Regarding your question is there is a table in my future. I would say yes. I am not an early adapter. I'll give the market some time to sort out. I hear that there will be an Android tablet before the end of the year. As far as HP Slate vs iPad I'd pick the iPad over the slate. I'm a windows guy but the iPad has all that I need and more.

I'm strongly leaning towards the iPad (my wife hates Apple and I'll probably be drawn and quartered for buying one, but what the hey).

I'll probably pick one up next year when I would suppose the second generation version would be out.
-Daryl

There is a tablet in my future: Windows 7 Tablet -- outdoor viewable AND Wacom pen capable. Touch would be nice. Doesn't need to have a keyboard, but it better have at least two USB ports, SD card reader, Wifi and Bluetooth. I intend to use it with a Clear Wimax dongle for on the go. As long as the battery is replaceable and lasts 2-plus hours going full out, I'm not going to whine about battery life.

If I had to pick a brand, I'd prefer it was Lenovo, with Toshiba as a second choice and all others being equal after that.
-Anonymous

With the info that IE 9 may just be around the corner, one reader shares their thoughts on what Microsoft should do to make it great:

Work closely with Adobe to get a version of Flash to work in the 64-bit version. I like IE best but use Foxfire all the time because of stability issues.

Out of the box with my newer HP Win 7 laptop, IE would continuously freeze whether in the 32- or 64-bit version. I love the accelerators and the private browsing features. I see no sense in purchasing a 64-bit laptop, with a 64-bit OS when I won't be able to use the browser because of Flash. After about four months I'm still waiting for the bugs to be worked out.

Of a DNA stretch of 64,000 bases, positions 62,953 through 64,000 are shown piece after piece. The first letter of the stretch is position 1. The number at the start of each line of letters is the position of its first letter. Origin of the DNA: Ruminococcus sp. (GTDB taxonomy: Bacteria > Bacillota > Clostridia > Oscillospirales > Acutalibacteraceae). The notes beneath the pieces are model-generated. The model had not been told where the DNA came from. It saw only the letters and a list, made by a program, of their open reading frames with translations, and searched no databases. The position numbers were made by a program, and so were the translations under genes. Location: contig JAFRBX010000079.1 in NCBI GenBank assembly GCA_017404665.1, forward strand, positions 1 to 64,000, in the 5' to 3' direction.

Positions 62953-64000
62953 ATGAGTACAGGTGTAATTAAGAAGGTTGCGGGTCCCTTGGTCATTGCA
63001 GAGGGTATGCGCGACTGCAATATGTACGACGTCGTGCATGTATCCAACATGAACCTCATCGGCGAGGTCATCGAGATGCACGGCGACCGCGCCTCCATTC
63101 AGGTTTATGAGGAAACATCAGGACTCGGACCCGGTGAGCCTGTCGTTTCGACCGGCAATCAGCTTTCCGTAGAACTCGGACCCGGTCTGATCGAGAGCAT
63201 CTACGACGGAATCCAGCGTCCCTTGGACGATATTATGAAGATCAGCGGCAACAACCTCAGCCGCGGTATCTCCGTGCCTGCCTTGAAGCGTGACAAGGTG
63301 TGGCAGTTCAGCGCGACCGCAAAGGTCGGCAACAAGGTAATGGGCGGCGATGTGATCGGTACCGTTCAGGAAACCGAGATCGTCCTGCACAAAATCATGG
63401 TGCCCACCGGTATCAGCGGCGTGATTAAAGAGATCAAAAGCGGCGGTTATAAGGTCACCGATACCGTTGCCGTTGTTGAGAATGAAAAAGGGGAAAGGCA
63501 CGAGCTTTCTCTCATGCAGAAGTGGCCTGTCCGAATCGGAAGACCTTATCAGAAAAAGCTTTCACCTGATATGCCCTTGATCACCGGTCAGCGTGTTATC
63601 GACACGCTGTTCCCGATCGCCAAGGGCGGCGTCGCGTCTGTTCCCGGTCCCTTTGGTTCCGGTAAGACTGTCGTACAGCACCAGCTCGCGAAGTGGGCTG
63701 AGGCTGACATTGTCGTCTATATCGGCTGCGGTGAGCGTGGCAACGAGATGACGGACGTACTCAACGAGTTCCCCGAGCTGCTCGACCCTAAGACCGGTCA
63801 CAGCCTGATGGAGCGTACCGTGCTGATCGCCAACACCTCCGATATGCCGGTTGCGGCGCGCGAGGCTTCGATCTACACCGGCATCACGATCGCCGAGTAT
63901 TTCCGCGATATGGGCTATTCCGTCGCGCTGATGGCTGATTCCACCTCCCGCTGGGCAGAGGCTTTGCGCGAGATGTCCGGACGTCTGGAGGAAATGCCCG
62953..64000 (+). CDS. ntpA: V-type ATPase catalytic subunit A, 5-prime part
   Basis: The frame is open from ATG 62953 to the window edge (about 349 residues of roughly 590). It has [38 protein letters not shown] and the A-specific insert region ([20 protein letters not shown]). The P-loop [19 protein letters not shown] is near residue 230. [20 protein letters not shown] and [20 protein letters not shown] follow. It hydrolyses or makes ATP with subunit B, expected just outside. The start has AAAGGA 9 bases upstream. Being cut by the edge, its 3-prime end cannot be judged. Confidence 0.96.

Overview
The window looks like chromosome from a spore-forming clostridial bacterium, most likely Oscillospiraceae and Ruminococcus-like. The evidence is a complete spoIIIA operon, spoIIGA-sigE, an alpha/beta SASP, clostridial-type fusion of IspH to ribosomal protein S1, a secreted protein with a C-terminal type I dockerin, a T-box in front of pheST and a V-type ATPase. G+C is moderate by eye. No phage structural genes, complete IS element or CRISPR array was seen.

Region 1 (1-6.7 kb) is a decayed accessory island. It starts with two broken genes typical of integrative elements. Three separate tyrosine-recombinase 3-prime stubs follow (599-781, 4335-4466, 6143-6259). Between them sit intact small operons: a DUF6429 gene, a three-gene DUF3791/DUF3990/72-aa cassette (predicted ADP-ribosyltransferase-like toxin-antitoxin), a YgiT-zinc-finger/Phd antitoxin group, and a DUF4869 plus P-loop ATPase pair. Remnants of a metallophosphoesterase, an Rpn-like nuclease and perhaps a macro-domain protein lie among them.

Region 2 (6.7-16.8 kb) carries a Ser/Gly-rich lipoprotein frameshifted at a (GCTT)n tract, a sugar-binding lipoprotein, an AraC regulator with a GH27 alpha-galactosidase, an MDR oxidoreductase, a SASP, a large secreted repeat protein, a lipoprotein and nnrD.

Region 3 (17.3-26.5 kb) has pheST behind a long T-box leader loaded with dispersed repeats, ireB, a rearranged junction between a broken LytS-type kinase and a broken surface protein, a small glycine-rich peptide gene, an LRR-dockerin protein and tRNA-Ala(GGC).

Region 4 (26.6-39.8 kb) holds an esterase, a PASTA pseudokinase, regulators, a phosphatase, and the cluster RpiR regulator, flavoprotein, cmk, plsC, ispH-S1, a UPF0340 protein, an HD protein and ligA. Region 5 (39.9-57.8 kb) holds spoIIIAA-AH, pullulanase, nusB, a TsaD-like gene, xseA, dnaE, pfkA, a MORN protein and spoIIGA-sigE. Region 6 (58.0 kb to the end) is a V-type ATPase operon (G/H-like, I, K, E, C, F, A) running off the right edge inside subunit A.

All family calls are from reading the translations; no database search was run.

Another feature I would like to see is a one-click, clean cached info button instead of going through the menus. Then again, if they could get PrivateBrowsing to work reliably I wouldn't need that!

-Anonymous

Share your thoughts with the editors of this newsletter! Write to dbarney@redmondmag.com. Letters printed in this newsletter may be edited for length and clarity, and will be credited by first name only (we do NOT print last names or e-mail addresses).

Posted by Doug Barney on April 16, 2010 at 11:53 AM0 comments


Service Pack Support Extended (a Little)

Until this week, when a Service Pack stopped being supported it actually stopped being supported. Under a new policy, when a Service Pack stops being supported, Microsoft will offer limited support in the form of quick and dirty troubleshooting.

But Microsoft will only go so far. If it can't fix the problem quickly, it will advise customers to move onto the next Pack or product revision.

This policy will be welcome news to Windows XP SP2 and Windows 2000 users for which support ends this July.

How long should Microsoft support its products? You tell me at dbarney@redmondmag.com.

Posted by Doug Barney on April 14, 2010 at 11:53 AM2 comments


Doug's Mailbag: Is Net Neutrality Dead?